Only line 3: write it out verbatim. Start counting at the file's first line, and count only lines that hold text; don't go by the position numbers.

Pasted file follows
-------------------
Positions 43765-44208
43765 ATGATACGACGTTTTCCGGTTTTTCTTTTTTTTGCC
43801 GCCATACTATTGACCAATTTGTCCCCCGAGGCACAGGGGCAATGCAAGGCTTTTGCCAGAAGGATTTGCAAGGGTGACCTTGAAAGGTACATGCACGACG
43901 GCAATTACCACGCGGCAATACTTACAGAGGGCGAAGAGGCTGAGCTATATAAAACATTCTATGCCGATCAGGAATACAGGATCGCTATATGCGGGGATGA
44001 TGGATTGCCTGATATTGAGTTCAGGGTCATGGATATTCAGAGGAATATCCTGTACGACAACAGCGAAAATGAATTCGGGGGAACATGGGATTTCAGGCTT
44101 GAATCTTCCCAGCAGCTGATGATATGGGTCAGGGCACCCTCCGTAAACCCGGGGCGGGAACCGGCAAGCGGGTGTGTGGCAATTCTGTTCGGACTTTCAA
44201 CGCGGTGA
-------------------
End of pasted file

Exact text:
43801 GCCATACTATTGACCAATTTGTCCCCCGAGGCACAGGGGCAATGCAAGGCTTTTGCCAGAAGGATTTGCAAGGGTGACCTTGAAAGGTACATGCACGACG